2017 is in full swing, and we at CurveBeam are excited about the prospects the year has in store for both our company and the field of orthopedics. At only eight years old, we are relatively young, but in that short time we have emerged as a leading manufacturer of imaging equipment for orthopedic and podiatric specialties around the globe. Our imaging equipment helps provide better patient outcomes, and we are continuing to innovate new solutions for leading specialty practices. It is with great pleasure we announce we have recently been added as an approved vendor to The OrthoForum Purchasing Alliance.

CurveBeam participated in OrthoForum’s Annual Conference in Laguna Niguel, Cali., last week, and will also be exhibiting at the regional conferences throughout the rest of the year.

The OrthoForum is a national physician specialty organization whose membership includes over 3,090 physicians and some of the largest private orthopedic practices in the country – and growing. Members are individually selected to help meet the unique challenges that integrated orthopedic group practices face in today’s healthcare environment. The top priority of the organization is to protect the ability of orthopedic practices to remain independent and provide the highest quality patient care. Advocacy, engagement between members and elected officials, and collaborations with other orthopedic and medical associations are methods The OrthoForum employs to fulfill its mission.[1] CurveBeam is thrilled to join The OrthoForum Purchasing Alliance and is ready to demonstrate our commitment to helping fellow members and all orthopedic practitioners thrive.

Our dedication to orthopedics is exemplified by our revolutionary pedCAT system, which utilizes an innovative design and compact footprint to bring point-of-care advanced imaging into the foot and ankle specialty. Practices all across the United States, Europe and Australia rely on the pedCAT system, and its custom visualization software, CubeVue, for 3D imaging that is essential to formulating comprehensive treatment plans. Research has shown pedCAT is ten times faster than X-rays and CT scans, resulting in fewer patient trips to the hospital and significantly reduced exposure to radiation.[2]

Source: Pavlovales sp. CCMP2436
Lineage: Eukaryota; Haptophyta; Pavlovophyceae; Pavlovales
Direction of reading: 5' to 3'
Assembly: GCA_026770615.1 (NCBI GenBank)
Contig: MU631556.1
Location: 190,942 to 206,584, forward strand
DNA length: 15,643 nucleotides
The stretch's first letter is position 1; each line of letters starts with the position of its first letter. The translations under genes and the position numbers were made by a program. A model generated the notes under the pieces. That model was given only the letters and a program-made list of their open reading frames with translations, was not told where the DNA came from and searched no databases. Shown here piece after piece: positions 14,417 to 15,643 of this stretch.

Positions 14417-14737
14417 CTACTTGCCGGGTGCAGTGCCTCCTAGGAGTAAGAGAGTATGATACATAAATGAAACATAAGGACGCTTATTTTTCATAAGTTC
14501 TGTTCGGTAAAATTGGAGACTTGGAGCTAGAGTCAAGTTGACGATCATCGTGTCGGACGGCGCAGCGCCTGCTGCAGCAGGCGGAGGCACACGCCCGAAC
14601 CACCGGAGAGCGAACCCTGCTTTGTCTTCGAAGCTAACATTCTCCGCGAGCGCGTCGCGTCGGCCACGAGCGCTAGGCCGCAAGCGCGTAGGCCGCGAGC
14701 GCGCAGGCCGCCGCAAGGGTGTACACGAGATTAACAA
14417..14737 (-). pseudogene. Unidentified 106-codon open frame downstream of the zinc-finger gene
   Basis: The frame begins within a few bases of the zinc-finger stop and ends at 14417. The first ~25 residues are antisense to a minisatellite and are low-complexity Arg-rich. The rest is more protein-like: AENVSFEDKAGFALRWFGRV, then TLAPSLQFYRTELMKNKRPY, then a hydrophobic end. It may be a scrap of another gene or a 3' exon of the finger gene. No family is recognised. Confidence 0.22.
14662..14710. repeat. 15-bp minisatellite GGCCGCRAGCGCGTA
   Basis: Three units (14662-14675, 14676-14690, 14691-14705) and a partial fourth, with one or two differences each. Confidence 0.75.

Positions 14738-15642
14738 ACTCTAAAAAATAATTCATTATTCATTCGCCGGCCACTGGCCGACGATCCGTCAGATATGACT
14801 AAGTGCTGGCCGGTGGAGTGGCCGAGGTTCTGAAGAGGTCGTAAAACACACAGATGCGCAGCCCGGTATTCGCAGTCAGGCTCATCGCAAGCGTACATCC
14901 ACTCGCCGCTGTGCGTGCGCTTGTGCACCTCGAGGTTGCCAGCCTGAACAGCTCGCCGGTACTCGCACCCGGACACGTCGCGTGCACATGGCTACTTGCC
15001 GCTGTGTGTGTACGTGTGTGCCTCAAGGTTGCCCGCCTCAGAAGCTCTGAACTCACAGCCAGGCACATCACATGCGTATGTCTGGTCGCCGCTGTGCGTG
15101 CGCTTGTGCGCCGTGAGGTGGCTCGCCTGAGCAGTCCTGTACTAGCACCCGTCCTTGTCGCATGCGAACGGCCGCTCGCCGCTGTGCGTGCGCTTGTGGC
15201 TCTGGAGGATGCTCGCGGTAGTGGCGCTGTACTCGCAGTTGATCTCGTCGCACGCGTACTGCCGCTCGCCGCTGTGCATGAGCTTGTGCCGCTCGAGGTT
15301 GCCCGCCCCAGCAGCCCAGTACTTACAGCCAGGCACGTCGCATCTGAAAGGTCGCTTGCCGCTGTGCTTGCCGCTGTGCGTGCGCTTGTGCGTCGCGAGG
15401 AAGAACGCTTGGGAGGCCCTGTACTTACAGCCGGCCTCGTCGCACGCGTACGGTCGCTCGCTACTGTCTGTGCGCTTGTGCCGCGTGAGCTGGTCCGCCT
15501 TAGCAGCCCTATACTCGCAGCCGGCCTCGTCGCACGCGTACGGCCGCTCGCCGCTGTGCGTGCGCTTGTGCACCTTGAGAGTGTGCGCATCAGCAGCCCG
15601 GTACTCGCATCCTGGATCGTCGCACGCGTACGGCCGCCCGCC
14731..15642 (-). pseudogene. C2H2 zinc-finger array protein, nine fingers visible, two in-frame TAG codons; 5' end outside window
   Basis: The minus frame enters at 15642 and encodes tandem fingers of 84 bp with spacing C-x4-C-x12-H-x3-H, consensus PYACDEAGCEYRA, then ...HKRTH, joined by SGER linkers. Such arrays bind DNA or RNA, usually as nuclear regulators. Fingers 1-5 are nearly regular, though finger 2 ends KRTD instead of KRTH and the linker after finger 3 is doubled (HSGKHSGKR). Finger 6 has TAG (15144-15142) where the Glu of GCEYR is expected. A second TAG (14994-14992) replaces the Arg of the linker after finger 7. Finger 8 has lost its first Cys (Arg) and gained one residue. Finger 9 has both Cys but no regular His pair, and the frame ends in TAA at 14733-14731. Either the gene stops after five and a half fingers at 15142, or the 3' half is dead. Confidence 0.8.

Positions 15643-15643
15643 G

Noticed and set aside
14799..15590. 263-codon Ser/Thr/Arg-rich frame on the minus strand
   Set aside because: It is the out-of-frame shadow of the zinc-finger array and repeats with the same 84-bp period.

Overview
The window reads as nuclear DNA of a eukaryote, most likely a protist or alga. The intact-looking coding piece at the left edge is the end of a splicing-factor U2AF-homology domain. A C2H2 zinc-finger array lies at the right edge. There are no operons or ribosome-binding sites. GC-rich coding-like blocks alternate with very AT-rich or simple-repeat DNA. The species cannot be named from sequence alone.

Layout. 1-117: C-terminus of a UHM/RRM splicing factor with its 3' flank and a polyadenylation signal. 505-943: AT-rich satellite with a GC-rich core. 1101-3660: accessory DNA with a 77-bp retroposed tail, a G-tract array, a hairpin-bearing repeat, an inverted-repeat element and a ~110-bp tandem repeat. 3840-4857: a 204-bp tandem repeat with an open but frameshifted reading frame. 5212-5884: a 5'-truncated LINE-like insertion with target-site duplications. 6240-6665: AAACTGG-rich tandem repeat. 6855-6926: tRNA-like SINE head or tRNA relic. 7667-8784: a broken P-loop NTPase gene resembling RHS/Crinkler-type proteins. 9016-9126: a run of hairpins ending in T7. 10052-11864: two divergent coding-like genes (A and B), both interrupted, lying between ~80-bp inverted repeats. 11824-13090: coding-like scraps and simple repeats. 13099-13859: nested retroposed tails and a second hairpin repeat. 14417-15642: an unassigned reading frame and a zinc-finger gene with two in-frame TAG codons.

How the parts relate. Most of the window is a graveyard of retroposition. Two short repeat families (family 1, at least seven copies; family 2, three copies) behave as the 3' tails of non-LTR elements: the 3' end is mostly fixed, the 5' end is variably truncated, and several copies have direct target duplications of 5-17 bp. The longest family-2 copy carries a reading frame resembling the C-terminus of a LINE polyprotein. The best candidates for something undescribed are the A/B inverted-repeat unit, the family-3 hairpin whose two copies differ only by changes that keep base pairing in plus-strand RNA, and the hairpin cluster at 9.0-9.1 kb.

As innovators, we are constantly developing new technologies to improve patient care. This year we’re looking forward to launching InReach, an extremity cone beam CT scanner that images the hand, wrist, forearm, elbow and the lower extremities. At 20 seconds per scan, InReach provides fast and easy imaging. Our professionals are also hard at work designing a revolutionary, complete lower extremity imaging solution for orthopedic and podiatric specialists that we hope to bring to market in the months ahead.

At CurveBeam, we’re passionate about engineering technology that advances better patient outcomes, and streamlines the workflow of clinicians within the orthopedic specialty. The OrthoForum advocates for operators within the entire orthopedic field, and we are honored to participate in these efforts as a new member of this respected organization.